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US Congress To Vote On Sanctions on Turkey’s Leadership, Energy And Military Sectors

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US Congress To Vote On Sanctions on Turkey's Leadership, Energy And Military Sectors

On October 9th, US Senator Lindsey Graham and Senator Chris Van Hollen proposed new sanctions on Turkey.

The Republican Graham and Democrat Van Hollen reached a consensus on new sanctions targeting Turkey, after the country began a military offensive against the Kurdish Syrian Democratic Forces (SDF) in northeastern Syria.

Graham said that “while the Administration refuses to act against Turkey, I expect strong bipartisan support. … Most Members of Congress believe it would be wrong to abandon the Kurds who have been strong allies against ISIS.”

Graham said he believed Trump is making the biggest mistake of his presidency by withdrawing troops from the region.

“This is worse than when Obama left Iraq, because you’ve got so much information as to what happens. This would be a game changer to our national security. This would pave the way to the re-emergence of ISIS,” Graham said.

The deal came a few days after on October 7th, the two senators announced they were working on sanctions, following US President Donald Trump’s announcement to pull US troops out of northern Syria ahead of a planned Turkish military operation.

The new legislation would be introduced next week, since the US Congress is out for the week.

“This sanctions bill will be introduced as soon as Congress returns. Will ask for an immediate vote to send a clear message to Turkey that it must cease and desist its military action, withdraw its fighters from the areas under attack, and stop the tragic loss of life,” Van Hollen said.

As has become typical for US sanctions, this one would target all assets owned by Turkish leadership within US jurisdiction. The list includes Turkish President Recep Tayyip Erdogan.

The bill would also target Turkey’s energy sector and military, including sanctions against “any foreign person who sells or provides financial, material, or technological support or knowingly does a transaction with Turkish military.”

It would also prohibit U.S. military sales to Turkey and restrict the ability for Turkey’s leadership to travel to the United States.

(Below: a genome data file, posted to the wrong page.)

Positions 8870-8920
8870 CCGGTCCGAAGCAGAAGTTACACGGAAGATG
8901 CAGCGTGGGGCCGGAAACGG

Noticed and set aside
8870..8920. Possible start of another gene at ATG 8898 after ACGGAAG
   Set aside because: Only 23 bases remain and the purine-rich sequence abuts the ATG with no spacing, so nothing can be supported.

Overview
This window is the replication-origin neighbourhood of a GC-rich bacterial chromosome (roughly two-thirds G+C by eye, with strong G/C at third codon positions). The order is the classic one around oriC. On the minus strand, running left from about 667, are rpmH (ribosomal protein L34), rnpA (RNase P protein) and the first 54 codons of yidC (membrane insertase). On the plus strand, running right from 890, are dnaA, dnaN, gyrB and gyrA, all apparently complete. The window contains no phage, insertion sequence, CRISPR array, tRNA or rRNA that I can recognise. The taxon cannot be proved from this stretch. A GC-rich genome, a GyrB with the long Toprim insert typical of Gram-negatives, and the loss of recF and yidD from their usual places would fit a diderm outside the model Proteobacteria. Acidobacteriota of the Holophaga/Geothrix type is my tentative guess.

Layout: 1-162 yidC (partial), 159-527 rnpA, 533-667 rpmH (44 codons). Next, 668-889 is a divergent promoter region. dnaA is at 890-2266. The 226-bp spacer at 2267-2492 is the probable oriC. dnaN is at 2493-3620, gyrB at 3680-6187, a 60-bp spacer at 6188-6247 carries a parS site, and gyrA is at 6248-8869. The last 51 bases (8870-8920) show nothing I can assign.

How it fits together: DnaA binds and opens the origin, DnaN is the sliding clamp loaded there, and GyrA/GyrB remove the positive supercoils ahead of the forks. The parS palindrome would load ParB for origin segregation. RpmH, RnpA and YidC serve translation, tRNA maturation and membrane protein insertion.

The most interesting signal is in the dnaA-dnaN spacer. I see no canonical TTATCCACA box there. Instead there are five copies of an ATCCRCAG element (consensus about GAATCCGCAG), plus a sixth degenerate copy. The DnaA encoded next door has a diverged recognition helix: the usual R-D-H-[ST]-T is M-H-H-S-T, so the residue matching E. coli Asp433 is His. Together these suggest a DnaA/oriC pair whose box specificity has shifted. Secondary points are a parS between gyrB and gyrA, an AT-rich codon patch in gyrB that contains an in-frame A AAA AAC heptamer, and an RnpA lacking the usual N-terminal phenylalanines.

As per the bill, sanctions against Turkey would remain in effect until the administration certifies to lawmakers that Ankara has withdrawn its forces from Syria.

US President Donald Trump distanced himself from the Turkish military operation on October 9th and said that he would support more sanctions.

“I think Lindsey would like to stay there for the next 200 years and maybe add a couple a hundred of thousand people every place, but I disagree with Lindsey on that,” Trump told reporters at the White House. “But I will tell you that I do agree on sanctions, but I actually think much tougher than sanctions if [Erdoğan] doesn’t do it in as humane a way as possible.”

Trump also made the ridiculous statement that the Kurdish militias the US was, until recently, supporting didn’t help the US back in World War 2, so abandoning them was justified. Others that didn’t help the US in World War 2 include Saudi Arabia and Israeli, both of which seem to enjoy endless support from the US administration.

He threatened to “wipe out” Turkey’s economy if the assault was not carried out “in as humane a way as possible”.

“If (Erdogan) does it unfairly, he is going to pay a big economic price,” Trump told reporters, adding that he’d “do far more than sanctions”.

Separately, France, Germany and the UK are to release a statement condemning Turkey’s offensive in northeastern Syria.

“France, Germany and Britain are finalizing a joint statement that will be extremely clear on the fact that we condemn very strongly and firmly what has been reported,” Amelie de Montchalin told the French parliament’s foreign affairs committee.

She added that a separate European Union statement from the bloc’s 28 states had yet to be agreed because some countries had not signed up to it. One anonymous source said Hungary had blocked the statement.

NATO chief Jens Stoltenberg urged Turkey to show “restraint” in its operation against Kurdish forces in Syria, warning that the fight against the Islamic State group should not be put at risk.

The SDF called on the international community to impose a no-fly zone to protect against “an imminent humanitarian crisis”.

Turkey said on October 9th that its ground forces crossed into northeastern Syria. Turkey pounded the area with jets and artillery, prior to sending the troops. Reportedly approximately 15 people have died so far.

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